|Two years after the Bronze Night|
2009 05 25
Two years have passed after the Bronze Night events in Estonia, when a group of young people in Tallinn provoked mass disorders. Everything started from the protest against relocation of the monument to soviet soldiers (the so called Bronze Soldier) and the remains buried under the monument from the centre of the city to the Military Cemetery. Part of the Russian speaking Estonian population disagreed with the decision of Tallinn‘s authorities and considered it as disrespect to the memory of the perished soviet soldiers. The movement Nochnoy Dozor (Night Watch) started protecting the Bronze Soldier and was supported by Moscow.
At the beginning of this year events of the Bronze Night were recalled after the acquittal of the four participants of the above protest campaign. The Prosecution Service required the probationary sentence, but the court found that the guilt of defendants was not sufficiently proved. Both sides appealed against the above decision. Defendants are satisfied with it, but require the statement on false accusations, whereas the Prosecution Service seeks to revoke the acquittal.
The Estonian court ruling has been discussed in Russia many times. Russia still considers the removal of the Bronze Soldier as a „personal offence“. On 5 January the Information and Press Department of the Russian Ministry of Foreign Affairs released a two-sentence comment with all propaganda clichés used in the ideological attacks against Estonia. These sentences sound as follows: „The court ruling once again confirmed the justice of public indignation over the provocative idea of the Estonian authorities to insult the burial of Soviet soldiers and relocate the monument to the Liberator in Tallinn. The acquittal of the leaders of Night Watch is in fact an indictment of those who tried to insult the memory of the dead and rewrite history“.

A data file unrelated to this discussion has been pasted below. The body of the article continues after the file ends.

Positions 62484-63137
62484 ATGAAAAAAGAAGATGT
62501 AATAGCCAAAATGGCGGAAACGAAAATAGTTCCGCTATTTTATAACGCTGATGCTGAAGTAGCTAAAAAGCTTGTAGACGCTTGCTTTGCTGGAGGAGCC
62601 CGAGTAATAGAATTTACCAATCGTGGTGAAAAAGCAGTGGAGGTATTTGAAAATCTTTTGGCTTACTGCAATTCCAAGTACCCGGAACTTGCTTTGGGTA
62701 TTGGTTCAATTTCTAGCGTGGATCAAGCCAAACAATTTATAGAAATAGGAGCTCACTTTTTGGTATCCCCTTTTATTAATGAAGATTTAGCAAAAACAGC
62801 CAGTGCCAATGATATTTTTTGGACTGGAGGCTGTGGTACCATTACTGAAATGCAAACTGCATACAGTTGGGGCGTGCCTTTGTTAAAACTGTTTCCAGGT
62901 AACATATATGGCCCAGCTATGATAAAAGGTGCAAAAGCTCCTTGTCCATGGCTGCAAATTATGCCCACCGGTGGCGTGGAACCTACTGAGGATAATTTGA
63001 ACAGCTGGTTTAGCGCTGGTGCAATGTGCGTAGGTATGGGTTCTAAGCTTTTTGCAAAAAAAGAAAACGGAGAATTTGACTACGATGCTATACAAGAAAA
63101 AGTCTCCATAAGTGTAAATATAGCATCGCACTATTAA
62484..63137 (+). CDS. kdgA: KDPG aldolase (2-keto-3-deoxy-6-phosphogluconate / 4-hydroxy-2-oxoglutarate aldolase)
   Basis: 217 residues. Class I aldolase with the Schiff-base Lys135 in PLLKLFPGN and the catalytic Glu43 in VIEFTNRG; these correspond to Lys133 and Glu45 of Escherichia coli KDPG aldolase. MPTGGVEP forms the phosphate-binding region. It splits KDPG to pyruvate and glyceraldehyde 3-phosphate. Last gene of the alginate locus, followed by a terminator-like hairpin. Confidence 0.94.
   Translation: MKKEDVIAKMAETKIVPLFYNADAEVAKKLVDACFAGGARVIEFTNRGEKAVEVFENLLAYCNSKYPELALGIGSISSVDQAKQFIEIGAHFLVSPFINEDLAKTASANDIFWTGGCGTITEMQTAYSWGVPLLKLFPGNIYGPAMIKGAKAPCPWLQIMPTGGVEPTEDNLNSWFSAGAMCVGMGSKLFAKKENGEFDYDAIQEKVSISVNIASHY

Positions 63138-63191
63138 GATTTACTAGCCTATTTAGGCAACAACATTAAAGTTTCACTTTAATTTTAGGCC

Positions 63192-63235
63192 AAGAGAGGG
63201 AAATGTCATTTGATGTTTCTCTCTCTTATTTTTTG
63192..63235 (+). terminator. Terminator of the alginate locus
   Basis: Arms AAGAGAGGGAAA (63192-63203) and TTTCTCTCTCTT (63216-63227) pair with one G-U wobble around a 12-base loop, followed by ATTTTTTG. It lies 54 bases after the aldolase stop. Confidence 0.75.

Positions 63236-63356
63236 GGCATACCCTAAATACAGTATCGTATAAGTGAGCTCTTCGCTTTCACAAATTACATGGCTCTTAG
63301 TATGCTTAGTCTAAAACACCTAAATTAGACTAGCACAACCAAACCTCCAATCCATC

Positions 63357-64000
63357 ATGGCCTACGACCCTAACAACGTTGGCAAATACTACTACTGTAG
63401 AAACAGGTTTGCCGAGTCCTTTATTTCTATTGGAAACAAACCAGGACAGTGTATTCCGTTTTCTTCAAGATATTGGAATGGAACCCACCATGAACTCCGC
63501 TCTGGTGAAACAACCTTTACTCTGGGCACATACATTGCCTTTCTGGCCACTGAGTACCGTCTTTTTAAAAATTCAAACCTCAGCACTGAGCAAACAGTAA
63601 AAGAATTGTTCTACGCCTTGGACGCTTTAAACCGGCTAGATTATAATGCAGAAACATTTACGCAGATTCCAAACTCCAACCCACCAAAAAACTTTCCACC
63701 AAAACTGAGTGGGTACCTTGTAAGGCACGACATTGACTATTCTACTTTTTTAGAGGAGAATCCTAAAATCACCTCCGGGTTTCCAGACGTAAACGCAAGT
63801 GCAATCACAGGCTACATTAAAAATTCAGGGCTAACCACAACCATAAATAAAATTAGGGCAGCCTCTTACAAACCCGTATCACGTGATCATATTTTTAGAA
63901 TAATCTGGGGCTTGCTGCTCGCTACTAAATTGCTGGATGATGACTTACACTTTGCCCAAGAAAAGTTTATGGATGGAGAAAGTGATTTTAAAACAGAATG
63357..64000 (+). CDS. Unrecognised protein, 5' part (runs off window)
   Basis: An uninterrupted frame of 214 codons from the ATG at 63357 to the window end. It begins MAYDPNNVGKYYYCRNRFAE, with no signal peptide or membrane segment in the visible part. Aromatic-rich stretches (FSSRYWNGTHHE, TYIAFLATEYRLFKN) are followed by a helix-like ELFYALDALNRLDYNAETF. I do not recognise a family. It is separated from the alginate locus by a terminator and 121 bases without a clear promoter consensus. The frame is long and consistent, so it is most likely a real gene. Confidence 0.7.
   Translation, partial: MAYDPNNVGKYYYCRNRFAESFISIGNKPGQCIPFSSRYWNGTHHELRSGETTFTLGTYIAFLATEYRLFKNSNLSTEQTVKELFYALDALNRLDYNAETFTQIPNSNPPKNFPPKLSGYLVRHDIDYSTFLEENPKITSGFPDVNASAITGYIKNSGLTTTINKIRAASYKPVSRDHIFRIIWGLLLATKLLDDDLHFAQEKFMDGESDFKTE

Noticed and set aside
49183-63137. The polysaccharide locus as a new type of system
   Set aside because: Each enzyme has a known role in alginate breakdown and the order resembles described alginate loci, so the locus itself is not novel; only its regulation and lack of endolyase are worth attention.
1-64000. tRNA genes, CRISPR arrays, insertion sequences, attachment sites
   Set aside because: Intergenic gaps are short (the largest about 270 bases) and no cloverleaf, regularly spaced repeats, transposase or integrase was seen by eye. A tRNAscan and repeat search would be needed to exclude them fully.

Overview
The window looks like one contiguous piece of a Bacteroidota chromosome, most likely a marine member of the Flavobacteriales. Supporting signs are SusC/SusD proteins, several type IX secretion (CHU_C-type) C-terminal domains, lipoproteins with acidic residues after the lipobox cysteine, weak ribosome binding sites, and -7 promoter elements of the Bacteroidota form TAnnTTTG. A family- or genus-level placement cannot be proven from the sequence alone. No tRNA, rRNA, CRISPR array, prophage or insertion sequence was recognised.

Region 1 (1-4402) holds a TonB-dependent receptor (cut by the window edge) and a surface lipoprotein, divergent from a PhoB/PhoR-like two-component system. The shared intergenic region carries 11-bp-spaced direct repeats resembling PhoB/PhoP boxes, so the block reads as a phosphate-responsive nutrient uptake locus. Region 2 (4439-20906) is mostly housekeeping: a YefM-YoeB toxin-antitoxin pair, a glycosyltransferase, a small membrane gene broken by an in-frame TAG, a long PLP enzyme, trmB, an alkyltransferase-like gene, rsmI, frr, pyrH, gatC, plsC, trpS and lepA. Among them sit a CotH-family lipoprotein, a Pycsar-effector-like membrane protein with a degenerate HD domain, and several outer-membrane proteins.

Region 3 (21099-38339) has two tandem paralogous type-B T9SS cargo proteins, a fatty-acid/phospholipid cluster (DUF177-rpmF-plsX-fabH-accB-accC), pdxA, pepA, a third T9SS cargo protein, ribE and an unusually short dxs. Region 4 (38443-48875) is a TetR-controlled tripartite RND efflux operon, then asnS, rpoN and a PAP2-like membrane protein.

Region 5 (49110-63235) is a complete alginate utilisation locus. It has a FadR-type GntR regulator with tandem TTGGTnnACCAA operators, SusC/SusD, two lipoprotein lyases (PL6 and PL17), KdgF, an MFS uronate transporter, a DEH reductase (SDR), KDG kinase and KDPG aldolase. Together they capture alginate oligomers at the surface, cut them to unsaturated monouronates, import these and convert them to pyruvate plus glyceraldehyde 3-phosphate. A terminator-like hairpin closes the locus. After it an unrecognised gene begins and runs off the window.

Was the acquittal of defenders of the Bronze Soldier an expression of justice or a submission to Russia? To my mind, here we should speak only about justice: there is no information that the Principle of Independence of the Judiciary has been violated in Estonia. I am also convinced that defenders of the Bronze Soldier were not interested in provoking riots. Since the moment when youngsters started breaking shop windows and when the majority of „defenders“ forgot their aims and turned into marauders, the defense campaign lost justice, and the defenders’ image was spoiled (certainly, not in the eyes of the Russian propaganda).
Why did the riot happen? People defending their ideals could hardly turn fight into banal disorders. Therefore, the riot (irrespective of whether it was spontaneous or inspired by Moscow) demonstrated that the Bronze Soldier was only a pretext. According to the Russian journalist A.Orech, „the fight for the Bronze Soldier was not only the fight in memory of the perished, but also the fight against the Estonian authorities displeasing our power structures and the Russian speaking population in Estonia; the monument has simply become a symbol of this discontent“.
Presumably, the majority of „defenders“ of the Bronze Soldier did not care about the monument’s fate. Therefore its defense has easily turned into the acts of vandalism and looting in the centre of the city. Participants of Night Watch could be accused for inability to control „the revolted crowd“, whereas the riot has leveled the ones who went to the monument with high aims and the ones who expected disorders or were influenced by the herd instinct.
Concerning the above, Moscow’s position seems questionable. A „restrained cheeriness“ of the Kremlin about the disorders demonstrated that Moscow was not interested in the future of the Bronze Soldier. All efforts were directed towards condemnation of the Estonian authorities. The acquittal of the initiators of defense of the Bronze Soldier served ideological aims and was presented to the Russian society as a victory against „the fascist Estonia‘s regime“.
It is also obvious that acquittal of defenders disturbed Moscow. The Kremlin was sure that the verdict would be „political“, i.e. to the prejudice of defendants. If a similar process proceeded in Russia, most probably it would have resulted in actual custodial sentences.
Whereas nothing bad happened with the Bronze Soldier. The monument and the remains were respectfully removed to the Military Cemetery in Tallinn. An opening ceremony for the relocated Bronze Soldier was held on 8 May 2007 (the day of end of World War II in Europe). And everybody is allowed to bring flowers to the monument.
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